Suicide bombing kills 19 at education center in Afghan capital

A suicide attack on a learning center in the Afghan capital killed 19 people on Friday morning as students prepared for exams, police said.

The blast occurred in the Dasht-e-Barchi district of western Kabul, a predominantly Shia Muslim area home to the minority Hazara community and the scene of some of Afghanistan’s deadliest attacks.

“Students were preparing for an exam when a suicide bomber hit this educational center. Unfortunately, 19 people were martyred and 27 others injured,” said police spokesman Khalid Zadran.

Videos posted online and photos released by local media showed bloodied victims being carried away from the scene.

“Security teams have reached the site, the nature of the attack and the details of the victims will be released later,” Interior Ministry spokesman Abdul Nafy Takor tweeted.

“The attack on civilian targets demonstrates the enemy’s inhuman cruelty and lack of moral standards.”

The Taliban’s return to power in Afghanistan last year brought an end to the two-decade war and a sharp drop in violence, but the security situation has worsened in recent months among hard-line Islamists.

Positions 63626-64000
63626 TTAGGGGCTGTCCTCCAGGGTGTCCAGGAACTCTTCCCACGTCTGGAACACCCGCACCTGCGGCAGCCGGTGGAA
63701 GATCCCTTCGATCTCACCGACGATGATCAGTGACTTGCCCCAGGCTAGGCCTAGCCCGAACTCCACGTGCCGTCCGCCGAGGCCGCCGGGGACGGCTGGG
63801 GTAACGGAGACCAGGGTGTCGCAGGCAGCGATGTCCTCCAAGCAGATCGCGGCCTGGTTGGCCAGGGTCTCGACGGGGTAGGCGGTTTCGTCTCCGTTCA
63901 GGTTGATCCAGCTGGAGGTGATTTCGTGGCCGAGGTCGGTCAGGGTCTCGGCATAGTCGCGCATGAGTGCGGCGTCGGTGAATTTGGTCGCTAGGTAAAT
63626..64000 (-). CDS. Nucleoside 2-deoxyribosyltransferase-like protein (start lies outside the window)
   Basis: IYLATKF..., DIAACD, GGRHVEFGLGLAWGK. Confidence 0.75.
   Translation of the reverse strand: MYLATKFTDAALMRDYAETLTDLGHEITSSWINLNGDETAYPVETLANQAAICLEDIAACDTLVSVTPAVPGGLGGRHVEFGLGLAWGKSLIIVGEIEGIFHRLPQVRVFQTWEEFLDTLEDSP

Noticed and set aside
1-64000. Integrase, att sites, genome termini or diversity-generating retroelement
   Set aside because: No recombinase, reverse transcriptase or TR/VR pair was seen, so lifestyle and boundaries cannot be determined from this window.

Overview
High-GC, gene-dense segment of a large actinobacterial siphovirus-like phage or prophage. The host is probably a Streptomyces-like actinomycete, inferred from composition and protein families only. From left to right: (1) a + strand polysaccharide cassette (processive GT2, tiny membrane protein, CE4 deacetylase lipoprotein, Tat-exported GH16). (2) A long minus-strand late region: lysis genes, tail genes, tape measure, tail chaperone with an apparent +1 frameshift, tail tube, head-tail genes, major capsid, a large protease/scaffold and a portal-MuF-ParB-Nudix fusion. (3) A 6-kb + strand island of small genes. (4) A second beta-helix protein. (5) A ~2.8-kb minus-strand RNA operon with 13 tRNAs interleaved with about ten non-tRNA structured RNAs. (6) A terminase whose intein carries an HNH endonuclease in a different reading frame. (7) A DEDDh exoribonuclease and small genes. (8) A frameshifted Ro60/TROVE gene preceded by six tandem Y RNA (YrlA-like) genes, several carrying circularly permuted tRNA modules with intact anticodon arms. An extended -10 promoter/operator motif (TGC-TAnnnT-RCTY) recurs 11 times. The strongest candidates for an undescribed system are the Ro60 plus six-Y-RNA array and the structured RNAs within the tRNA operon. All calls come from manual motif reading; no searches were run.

The Shia Hazaras of Afghanistan have been persecuted for decades, with the Taliban accused of abusing the group when they first ruled from 1996 to 2001.

Such accusations surfaced again after they returned to power.

Hazaras are also the frequent target of attacks by the Taliban opponent Islamic State. Both consider them heretics.

Countless attacks have devastated the area, many targeting children, women and schools.

Last year, before the Taliban returned, at least 85 people – mostly students – were killed and around 300 injured when three bombs went off near their school in Dasht-e-Barchi.

No group claimed responsibility, but a year earlier, IS claimed to have carried out a suicide bombing at an education center in the same area, killing 24 people, including students.

In May 2020, the group was blamed for a bloody gun attack on a neighborhood hospital maternity ward that killed 25 people, including new mothers.

And in April this year, two deadly bombings at various educational centers in the area killed six people and injured at least 20 others.

Education is a trouble spot in Afghanistan as the Taliban prevent many girls from attending secondary school, while the Islamic State is also opposed to women’s and girls’ education.